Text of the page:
Is it OK to Install a Window in the Shower?
While a window in the shower is common in some homes, water getting between the window and the interior wall becomes a problem in many situations. There’s also the possibility of moisture buildup, which can lead to dew in the summer and frost in the winter. Having a window in the tub or shower enclosure can also lead to wood rot or cause tile and surrounding finish material to separate from the underlayment.
To prevent this from happening, there are several ways to install windows that can be protected against moisture buildup by putting them in with the right materials. You can, for instance, install vinyl windows inside a wooden jamb—specifically pressure-treated wood—which is ideal for web conditions. Keeping the window out of range of the shower spray is another way to avoid moisture buildup. There’s also installing cement board and lining the inset with waterproof membrane. You can also use a pitched sill to allow the water to drain away. To match the rest of the décor and prevent moisture, you can install tiling around the window.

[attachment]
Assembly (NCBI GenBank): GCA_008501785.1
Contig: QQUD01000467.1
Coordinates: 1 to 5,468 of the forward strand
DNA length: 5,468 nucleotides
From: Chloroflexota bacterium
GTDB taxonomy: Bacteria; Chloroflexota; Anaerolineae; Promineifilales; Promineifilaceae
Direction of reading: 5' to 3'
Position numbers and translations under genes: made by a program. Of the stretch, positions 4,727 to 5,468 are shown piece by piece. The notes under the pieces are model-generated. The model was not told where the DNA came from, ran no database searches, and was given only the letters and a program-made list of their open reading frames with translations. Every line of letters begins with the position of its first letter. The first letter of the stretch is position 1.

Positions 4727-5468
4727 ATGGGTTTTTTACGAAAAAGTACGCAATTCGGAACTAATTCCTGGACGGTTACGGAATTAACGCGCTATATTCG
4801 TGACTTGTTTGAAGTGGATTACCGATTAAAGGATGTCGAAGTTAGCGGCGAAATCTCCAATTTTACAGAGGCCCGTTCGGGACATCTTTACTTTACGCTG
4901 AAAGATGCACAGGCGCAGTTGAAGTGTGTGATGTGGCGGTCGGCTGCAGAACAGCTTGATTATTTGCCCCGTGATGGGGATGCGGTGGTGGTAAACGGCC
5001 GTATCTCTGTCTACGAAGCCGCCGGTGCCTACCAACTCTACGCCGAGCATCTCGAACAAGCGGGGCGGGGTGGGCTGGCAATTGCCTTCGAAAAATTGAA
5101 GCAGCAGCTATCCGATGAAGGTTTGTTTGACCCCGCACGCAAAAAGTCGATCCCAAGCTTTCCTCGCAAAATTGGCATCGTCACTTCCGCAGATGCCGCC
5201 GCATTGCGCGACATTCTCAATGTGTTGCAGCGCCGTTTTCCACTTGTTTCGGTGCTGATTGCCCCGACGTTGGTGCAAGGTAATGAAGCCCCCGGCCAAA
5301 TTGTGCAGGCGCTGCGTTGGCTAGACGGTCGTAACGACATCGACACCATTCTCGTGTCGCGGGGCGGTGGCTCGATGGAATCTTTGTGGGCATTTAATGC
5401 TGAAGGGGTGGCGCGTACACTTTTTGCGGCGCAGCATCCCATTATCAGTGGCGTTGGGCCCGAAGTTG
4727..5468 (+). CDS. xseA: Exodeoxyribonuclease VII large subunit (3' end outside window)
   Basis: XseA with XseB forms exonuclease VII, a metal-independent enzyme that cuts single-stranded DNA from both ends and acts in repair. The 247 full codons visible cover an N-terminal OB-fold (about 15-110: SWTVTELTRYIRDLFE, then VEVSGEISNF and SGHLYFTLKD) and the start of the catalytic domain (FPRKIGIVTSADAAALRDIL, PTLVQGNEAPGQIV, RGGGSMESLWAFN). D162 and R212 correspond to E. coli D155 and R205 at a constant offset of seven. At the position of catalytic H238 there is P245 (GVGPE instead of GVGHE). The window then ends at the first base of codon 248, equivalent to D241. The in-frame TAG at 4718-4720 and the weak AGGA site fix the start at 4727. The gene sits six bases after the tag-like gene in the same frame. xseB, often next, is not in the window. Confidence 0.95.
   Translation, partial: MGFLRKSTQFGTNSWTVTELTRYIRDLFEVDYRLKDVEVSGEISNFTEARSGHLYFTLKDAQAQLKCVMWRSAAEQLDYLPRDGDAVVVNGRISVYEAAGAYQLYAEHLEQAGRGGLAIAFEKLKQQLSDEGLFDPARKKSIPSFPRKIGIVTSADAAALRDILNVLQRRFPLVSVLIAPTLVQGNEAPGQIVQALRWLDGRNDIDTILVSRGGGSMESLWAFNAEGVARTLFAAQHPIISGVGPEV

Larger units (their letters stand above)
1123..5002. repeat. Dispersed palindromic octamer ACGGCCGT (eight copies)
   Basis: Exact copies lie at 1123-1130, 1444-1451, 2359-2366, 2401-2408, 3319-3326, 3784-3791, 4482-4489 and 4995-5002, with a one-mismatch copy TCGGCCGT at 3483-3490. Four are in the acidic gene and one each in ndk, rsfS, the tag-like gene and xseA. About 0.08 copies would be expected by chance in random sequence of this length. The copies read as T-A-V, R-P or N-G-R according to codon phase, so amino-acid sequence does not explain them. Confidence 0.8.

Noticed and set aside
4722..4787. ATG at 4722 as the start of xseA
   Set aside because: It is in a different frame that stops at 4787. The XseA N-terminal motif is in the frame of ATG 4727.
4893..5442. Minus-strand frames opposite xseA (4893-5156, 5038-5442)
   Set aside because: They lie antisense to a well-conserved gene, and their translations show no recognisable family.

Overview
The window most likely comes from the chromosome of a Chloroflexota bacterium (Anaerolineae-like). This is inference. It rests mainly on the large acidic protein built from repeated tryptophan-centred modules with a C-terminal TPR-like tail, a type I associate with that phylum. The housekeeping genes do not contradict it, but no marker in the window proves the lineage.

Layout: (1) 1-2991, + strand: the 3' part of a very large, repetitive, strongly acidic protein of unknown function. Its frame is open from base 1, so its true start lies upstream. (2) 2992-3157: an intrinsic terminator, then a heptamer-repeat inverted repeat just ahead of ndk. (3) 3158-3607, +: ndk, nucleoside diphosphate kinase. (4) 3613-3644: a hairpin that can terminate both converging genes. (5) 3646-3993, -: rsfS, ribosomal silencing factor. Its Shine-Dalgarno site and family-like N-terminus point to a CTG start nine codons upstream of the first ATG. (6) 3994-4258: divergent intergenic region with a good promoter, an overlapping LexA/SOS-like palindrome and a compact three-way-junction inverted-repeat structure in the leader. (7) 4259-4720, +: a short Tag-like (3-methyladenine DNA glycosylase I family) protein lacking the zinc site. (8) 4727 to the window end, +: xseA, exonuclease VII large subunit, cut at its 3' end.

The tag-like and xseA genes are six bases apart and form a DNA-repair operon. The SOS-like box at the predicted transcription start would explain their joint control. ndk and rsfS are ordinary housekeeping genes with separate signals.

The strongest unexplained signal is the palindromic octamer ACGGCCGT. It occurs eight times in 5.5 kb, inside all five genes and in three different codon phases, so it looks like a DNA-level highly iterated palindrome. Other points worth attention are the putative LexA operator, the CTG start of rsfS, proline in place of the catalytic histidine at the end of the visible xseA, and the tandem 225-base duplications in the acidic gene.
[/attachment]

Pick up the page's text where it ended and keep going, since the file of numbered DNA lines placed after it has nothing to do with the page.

If possible, one of the best solutions is to install a glass or acrylic block window flush with the wall, that is then sealed and caulked all around its edges with high-quality silicone. That keeps it completely protected from any kind of moisture getting in or out. Some block windows have a small awning window at the top that opens to allow shower steam to escape.
You might also put a small shower curtain across the window to keep water off it. It will act as both a defensive shield against water and can also complete a room’s look if you’re looking at it from a decorative perspective. Whatever you choose, keep all joints between the window frame and the wall caulked and sponge the area dry after each use. Make sure to check for anything that could be cracked in the window or in the area surrounding it, as that could be the cause for moisture building up and fix your problem.
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